Hi. I have a question in two parts. I've recently purchased Cubase 6.5 and remain very
impressed with their time-stretching algorithms, however:
been working on a song and during the process of recording it - after adding vocals /
harmonies - I realized it needs to be slower than the tempo I fixed on.
changing the tempo from 126 to 124.5bpm - using a mixture of algorithms, some Elastique
Pro 'Formant Pitch', and some 'Time'. 126 - 124bpm is the most I can do it without the vox
starting to sound odd - developing a slightly boxy sound.
Maybe I ought to
rerecord the whole thing - or at least the vocals - but I really don't want to
hours into this and I'm all spent. Maybe I'm just being too critical - I don't know how
much 'acceptable' time-stretching goes on in the pro / industry world.
So can I ask if anyone has any tips for the best time-stretching in cubase??
Also - As I've developed the track I've stepped down incrementally from
129bpm - so one or two instrumental tracks are recorded at 129, some at 127 and most at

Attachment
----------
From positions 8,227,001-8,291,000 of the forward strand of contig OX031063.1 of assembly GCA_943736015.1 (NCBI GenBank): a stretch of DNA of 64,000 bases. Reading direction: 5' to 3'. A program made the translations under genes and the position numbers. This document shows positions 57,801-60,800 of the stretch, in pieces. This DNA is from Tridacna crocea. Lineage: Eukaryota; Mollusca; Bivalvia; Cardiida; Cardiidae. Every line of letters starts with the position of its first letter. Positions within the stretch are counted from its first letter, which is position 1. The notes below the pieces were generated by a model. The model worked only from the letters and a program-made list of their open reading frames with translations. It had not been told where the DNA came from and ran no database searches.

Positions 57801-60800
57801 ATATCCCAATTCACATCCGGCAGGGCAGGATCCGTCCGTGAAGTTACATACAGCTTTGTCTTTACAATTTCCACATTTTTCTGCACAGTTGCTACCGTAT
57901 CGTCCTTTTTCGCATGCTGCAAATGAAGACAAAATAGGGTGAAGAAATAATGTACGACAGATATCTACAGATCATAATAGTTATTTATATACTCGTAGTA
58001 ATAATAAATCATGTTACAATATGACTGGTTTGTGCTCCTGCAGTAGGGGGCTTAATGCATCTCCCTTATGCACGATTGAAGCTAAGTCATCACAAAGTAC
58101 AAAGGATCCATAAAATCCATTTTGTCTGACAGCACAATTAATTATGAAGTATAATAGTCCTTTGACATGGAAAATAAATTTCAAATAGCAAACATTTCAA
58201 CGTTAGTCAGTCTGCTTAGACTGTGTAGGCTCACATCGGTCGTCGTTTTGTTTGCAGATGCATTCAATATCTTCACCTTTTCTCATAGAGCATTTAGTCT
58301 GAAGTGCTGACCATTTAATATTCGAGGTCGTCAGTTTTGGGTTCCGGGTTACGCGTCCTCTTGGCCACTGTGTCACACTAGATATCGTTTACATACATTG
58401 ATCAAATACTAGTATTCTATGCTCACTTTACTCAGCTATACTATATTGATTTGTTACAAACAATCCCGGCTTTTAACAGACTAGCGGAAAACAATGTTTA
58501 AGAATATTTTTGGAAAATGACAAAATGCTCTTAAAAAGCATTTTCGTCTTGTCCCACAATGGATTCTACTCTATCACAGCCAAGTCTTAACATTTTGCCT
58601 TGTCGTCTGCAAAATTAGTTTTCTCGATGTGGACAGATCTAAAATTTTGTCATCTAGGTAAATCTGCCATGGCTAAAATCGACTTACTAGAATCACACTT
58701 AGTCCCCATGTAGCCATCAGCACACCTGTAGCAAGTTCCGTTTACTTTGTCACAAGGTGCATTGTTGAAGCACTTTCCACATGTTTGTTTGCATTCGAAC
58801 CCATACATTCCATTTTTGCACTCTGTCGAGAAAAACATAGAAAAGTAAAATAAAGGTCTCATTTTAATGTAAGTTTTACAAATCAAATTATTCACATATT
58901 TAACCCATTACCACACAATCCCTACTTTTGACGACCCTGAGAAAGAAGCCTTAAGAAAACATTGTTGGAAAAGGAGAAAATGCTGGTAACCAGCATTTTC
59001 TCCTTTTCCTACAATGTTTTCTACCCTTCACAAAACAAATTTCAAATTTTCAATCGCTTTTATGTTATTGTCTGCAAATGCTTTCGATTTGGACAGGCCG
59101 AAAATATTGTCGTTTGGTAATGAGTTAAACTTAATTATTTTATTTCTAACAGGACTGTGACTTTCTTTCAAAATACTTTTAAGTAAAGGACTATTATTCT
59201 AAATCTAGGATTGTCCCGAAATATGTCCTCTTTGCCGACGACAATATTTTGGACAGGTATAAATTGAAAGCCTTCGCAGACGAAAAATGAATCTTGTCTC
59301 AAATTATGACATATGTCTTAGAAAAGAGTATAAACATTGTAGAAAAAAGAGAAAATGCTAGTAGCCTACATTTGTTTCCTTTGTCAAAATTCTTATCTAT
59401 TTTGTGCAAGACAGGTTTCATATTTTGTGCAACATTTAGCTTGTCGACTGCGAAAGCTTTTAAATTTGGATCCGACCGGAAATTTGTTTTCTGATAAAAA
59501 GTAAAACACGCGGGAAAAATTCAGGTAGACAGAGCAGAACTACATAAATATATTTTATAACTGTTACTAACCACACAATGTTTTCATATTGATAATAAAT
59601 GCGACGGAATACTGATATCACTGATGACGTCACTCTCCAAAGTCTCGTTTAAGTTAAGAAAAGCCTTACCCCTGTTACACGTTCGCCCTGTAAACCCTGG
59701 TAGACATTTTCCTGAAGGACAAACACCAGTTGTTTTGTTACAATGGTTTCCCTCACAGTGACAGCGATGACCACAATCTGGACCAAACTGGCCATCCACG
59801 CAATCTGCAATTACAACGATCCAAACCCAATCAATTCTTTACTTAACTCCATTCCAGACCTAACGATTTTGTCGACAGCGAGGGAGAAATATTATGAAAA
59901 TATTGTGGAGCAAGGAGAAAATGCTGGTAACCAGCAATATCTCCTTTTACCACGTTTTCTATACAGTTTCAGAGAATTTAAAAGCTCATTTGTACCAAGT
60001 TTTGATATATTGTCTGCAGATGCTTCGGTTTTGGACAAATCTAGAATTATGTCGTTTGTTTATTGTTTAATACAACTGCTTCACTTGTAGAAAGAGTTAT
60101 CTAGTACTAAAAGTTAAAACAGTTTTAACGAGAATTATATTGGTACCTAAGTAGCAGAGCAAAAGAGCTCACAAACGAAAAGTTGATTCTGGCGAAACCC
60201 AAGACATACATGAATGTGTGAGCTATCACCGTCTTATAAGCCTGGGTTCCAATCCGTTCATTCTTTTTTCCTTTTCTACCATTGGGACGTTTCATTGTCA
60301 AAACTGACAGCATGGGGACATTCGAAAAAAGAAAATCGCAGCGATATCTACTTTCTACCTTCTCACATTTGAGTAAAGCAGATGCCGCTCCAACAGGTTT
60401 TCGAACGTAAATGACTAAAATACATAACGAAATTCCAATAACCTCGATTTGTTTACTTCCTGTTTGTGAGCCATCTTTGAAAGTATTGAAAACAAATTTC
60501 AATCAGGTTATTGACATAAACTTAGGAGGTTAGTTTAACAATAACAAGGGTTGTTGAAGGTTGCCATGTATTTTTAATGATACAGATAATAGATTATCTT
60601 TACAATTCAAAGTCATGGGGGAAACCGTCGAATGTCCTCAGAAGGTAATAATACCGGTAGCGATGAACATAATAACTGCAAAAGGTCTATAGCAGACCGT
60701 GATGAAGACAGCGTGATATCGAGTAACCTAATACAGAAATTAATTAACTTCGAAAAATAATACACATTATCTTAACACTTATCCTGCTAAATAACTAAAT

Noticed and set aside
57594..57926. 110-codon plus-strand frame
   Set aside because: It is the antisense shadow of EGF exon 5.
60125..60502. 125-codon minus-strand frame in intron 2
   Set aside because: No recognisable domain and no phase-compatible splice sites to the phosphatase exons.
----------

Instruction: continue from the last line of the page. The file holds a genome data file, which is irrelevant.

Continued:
126pbm. I wouldn't have chosen to do this, it just happened.
I've had some
issues with certain samples not stretching as they should, playing just slightly out of
sync, which I've resolved as I've gone along (but which has, however, cost me a few good
guitar takes before I realized!). Right now, though, it's been stable for a while and I
can stretch it however I like.
But I guess I'm realizing how beholden I am to
Cubase and its Algorithms to keep this project useable. How stable is Cubase in this
respect? I would hate to come back to the project in years to come and find it a chaotic
mess. This is nagging at me.
May I bounce the audio so it's all synchronized
together and not reliant on Cubase's time-stretching Algorithms, to use as a backup??
Some insight would be greatly appreciated. Thanks very much.
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